The home-buying process is no easy feat, but as long as you tackle it one step at a time, it becomes far easier to handle. With that being said, here are three questions that you will want to ask yourself as you embark on this journey.
1. How Much Can You Comfortably Afford?
Before you can even start looking for a house, you need to determine how much you can afford to pay for a house. To determine this, you need to first look at your budget. Aside from pulling together your finances, you have to look beyond the monthly mortgage that you will be paying. You have to factor in costs like mortgage insurance, property taxes, homeowner's insurance, and home maintenance.
Next, you have to make sure that you have enough money saved up for a down payment and closing costs. Depending on your credit history, you will generally be required to put down a 10 to 30 percent down payment.
Finally, you need to talk to a lender and get pre-approved for a loan. This will require gathering the necessary documents, such as your employment history, proof of income, and proof of debt for the lender. A pre-approval letter will show sellers you are serious about buying, and it could put you at the front of the pack. Plus, it makes it faster and easier for you to act when you find the home of your dreams.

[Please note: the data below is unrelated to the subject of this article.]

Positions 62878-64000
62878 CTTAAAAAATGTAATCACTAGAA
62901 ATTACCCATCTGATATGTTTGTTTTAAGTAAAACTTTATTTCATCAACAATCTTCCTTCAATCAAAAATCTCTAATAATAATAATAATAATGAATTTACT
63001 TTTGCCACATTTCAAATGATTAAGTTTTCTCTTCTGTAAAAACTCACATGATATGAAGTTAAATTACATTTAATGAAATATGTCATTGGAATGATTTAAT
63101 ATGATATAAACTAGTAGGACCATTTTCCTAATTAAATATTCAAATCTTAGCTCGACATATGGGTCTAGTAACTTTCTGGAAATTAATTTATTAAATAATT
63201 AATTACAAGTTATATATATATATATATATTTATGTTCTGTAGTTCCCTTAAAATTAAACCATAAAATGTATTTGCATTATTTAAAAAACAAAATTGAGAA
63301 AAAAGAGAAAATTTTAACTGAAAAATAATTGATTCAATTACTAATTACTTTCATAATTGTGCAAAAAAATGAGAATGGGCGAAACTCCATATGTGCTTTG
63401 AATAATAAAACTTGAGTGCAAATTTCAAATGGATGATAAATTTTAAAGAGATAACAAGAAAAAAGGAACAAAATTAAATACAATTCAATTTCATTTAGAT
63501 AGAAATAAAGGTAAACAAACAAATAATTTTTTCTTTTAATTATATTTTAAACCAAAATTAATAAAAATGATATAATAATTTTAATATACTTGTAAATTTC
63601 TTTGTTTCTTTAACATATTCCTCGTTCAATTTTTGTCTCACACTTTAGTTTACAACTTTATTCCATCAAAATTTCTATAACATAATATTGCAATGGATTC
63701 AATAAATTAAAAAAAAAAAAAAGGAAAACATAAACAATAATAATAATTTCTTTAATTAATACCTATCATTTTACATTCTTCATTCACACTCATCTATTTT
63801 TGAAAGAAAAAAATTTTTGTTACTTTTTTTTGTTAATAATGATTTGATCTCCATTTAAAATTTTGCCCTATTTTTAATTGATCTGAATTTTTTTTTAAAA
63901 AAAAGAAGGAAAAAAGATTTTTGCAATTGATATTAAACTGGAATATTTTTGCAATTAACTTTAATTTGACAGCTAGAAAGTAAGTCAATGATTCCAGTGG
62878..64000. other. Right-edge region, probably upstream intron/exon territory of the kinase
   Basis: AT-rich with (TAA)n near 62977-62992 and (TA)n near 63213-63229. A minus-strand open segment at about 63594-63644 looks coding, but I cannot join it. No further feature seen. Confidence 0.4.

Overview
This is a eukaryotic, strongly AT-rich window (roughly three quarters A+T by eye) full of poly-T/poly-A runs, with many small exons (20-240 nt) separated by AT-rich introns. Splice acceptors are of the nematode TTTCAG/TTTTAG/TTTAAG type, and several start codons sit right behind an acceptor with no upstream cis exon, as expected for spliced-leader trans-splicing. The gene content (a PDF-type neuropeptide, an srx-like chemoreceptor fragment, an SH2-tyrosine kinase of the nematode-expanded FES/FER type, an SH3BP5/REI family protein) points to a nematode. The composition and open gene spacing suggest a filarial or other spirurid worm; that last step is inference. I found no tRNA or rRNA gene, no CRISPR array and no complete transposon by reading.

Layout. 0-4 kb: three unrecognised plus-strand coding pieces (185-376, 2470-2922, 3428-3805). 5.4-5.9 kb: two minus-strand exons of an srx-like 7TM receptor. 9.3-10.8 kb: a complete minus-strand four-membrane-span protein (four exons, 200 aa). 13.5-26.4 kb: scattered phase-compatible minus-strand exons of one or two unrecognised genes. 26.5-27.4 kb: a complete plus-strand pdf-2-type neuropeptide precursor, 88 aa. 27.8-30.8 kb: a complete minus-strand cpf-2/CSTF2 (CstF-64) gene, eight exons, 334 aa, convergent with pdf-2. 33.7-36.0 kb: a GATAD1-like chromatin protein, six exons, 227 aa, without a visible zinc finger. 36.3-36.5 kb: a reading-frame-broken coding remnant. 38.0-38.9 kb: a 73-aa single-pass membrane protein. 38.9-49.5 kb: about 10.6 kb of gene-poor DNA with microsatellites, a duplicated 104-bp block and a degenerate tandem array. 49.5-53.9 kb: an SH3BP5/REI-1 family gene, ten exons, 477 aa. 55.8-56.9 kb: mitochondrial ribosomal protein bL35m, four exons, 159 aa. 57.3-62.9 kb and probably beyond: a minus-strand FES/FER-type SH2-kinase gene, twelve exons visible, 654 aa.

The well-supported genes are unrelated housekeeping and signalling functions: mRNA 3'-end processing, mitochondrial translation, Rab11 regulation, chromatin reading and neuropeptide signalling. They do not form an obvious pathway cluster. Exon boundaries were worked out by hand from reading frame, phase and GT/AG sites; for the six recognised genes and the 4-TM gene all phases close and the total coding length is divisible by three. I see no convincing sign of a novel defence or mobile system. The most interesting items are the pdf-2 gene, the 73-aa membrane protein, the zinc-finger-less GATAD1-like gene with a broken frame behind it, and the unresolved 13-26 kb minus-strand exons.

2. Where Do You Want to Live?
Once you have your budget handled and a pre-approval letter in your hand, it is time to determine a location. The best way to do this is to make a list of your priorities. Do you want a single-family home, or could you settle for a townhome? Are schools or commute time most important? What types of amenities, such as restaurants and local parks, are important?
After you have made your list of needs, do your research to locate a few neighborhoods that meet your criteria. Then, pull up crime statistics, school data, and possibly even board meeting minutes to get a full picture of the community before deciding on the neighborhood in which you want to buy a house.
3. How Do You Make Offers?
It isn't often that you will find the home that you love right off the bat, though it can happen. However, when you do find it, you need to know how to make an offer; you need to know how to negotiate and when. First, you need to know whether the seller is motivated or not. Are they moving out of state? Have they already purchased another home? If there is that element of urgency, then you may have the upper hand in negotiations.
When you submit an offer, it is imperative that you have done your due diligence. You need to be familiar with sales of recent homes in the neighborhood, as this will help you determine whether the current asking price of the home you are interested in is fair and whether you could submit a lower offer and expect it to be accepted.
For more information, contact your local real estate agents.